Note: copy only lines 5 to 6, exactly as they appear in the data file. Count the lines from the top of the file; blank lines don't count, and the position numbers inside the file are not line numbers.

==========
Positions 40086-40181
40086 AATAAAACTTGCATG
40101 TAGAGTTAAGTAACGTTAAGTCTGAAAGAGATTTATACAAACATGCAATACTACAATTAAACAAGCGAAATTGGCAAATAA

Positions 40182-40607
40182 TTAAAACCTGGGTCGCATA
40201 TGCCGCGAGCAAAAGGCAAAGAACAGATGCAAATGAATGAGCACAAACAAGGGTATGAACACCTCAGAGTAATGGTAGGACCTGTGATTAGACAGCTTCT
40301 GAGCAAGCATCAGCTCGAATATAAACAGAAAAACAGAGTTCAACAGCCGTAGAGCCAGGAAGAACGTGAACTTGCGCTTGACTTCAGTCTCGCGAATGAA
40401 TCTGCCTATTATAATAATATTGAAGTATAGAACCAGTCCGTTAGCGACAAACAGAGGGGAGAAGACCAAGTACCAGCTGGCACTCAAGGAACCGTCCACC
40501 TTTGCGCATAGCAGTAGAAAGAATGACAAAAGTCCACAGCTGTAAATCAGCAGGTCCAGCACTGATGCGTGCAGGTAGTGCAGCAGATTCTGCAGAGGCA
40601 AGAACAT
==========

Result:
40182 TTAAAACCTGGGTCGCATA
40201 TGCCGCGAGCAAAAGGCAAAGAACAGATGCAAATGAATGAGCACAAACAAGGGTATGAACACCTCAGAGTAATGGTAGGACCTGTGATTAGACAGCTTCT